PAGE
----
Chargés d’Affaires by Cordwainer Smith

When Cordwainer Smith first began publishing stories in the early 1950s, the genre was much further from the mainstream than it is today. Writing for magazines such as Galaxy or Worlds of If would have been considered extremely odd for one of America’s leading experts on psychological warfare and a Johns Hopkins professor of Asiatic Studies. And so he remained pseudonymous for most of his science fictional career, for that is exactly who Smith was in his day job: godson of Sun Yat-Sen, political science PhD at age 23, colonel in the army reserves, adviser to politicians and to secret services. Yet by the end of his life, cut short at age 53 in 1966, he was more open in his relations with the science fiction community. Chargés d’Affaires reflects this growing rapprochement.

His tales of the Instrumentality of Mankind had a wide range and sophistication about culture that displayed, or at least reflected, his extensive experience outside the United States. Smith drew on the myths and forms of Chinese storytelling, and he gave his stories a lyric solidity that implies a wholeness even for those that are the only one of vast periods of his future history, or the only one in which a particular planet appears.

It would not be quite right to call Chargés d’Affaires a novel; in total length it’s more like a novella, and its six parts are each fairly short, though their lyricism invites the reader to linger. It’s possible to read Chargés also as an oblique celebration of Smith’s own behind-the-scenes roles in his homeworld’s politics and history. In contrast to most of his other stories, the parts of this tale are not about the leaders or instigators of major events, they are about those who are in second in command. The title comes from the number two in an embassy, who is often the real power behind a figurehead ambassador or the person left in charge when the ambassador is recalled or incapacitated. Another hint that this work is more than usually autobiographical is in the third section, “Schuhmacher and the Cobbler.” Schuhmacher is not just a surname, of course, it’s German for “shoemaker,” which is exactly the modern term for the more archaic word “cordwainer.”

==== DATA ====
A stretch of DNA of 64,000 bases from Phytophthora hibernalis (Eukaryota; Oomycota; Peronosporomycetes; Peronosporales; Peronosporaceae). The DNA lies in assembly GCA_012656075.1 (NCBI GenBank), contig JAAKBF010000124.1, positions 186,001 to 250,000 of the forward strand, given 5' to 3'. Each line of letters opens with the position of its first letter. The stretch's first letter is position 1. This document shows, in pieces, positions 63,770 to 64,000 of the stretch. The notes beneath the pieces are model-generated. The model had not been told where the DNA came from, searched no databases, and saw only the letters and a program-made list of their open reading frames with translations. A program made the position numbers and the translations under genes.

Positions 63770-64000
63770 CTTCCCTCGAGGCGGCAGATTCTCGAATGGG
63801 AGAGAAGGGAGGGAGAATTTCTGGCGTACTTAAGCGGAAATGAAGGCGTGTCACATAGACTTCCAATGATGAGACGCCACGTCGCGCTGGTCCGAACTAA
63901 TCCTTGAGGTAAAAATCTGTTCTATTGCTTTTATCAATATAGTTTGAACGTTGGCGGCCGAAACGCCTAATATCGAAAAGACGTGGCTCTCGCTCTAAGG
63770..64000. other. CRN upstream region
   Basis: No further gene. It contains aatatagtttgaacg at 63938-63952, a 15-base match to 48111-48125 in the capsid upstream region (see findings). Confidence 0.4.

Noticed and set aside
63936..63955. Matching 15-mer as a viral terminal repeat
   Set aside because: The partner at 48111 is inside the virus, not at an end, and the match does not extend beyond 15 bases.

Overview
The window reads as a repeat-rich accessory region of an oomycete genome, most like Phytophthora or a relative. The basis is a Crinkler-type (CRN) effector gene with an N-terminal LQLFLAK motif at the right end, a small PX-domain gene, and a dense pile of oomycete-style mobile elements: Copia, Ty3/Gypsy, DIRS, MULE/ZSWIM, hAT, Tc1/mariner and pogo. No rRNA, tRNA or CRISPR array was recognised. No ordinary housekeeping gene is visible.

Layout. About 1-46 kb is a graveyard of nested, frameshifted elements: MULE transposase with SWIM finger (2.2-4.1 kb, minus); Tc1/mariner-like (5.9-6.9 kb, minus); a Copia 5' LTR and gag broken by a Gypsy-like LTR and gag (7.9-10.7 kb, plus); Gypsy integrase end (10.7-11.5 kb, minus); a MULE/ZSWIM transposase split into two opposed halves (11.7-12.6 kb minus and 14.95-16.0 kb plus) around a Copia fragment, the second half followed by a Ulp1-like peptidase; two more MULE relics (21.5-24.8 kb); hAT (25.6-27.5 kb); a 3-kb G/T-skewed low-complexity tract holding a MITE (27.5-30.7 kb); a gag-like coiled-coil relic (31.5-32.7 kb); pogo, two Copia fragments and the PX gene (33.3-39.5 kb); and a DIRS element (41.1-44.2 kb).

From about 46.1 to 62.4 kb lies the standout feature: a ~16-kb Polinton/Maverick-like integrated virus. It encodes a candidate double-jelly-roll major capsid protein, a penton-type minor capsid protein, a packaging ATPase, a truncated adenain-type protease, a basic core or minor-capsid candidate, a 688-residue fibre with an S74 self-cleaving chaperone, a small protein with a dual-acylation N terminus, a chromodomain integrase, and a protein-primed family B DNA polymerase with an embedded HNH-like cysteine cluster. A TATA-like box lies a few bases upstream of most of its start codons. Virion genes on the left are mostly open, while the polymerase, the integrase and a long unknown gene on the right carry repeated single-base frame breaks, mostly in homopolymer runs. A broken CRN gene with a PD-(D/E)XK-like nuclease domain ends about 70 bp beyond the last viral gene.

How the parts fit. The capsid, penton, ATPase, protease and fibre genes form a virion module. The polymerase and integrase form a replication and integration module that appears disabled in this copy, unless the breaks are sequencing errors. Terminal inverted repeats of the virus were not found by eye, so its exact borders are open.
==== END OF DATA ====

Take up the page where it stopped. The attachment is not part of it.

Unusually for a late Smith story, Chargés takes place in the first age of planoforming, a period when humanity settled thousands of worlds, but which is little explored in his published stories, which tend to cluster around the Rediscovery of Man some 7,000 years later. The six parts are linked by recurring themes, and a few common names that may or may not be the same characters appearing on different planets. Ambiguity is one of the joys of Smith’s work.

Each part is a full story, some thrilling, some tragic, all enchanting and unmistakably Smith. One final feature is the way that he structures the overall work. Although six different settings are involved, temporally they form a single earth year, with each part taking up themes and seasons at two-month intervals. True to his tendency to see the world as falling, he begins with the long, bright days of an extraterrestrial June. It’s possible also to read the Cobbler of the third part, which corresponds to October in the overall scheme, as a transposed Ray Bradbury; it’s equally possible that Smith is referring to a Chinese writer unknown to me; or indeed both. The fourth, “Calling Down the Rain” is funnier than most Smith tales, and no doubt draws on court comedies of the Ming era. So he continues through the planets and the months, ending Chargés with a sympathetic portrait of the key figure of April: a fool.

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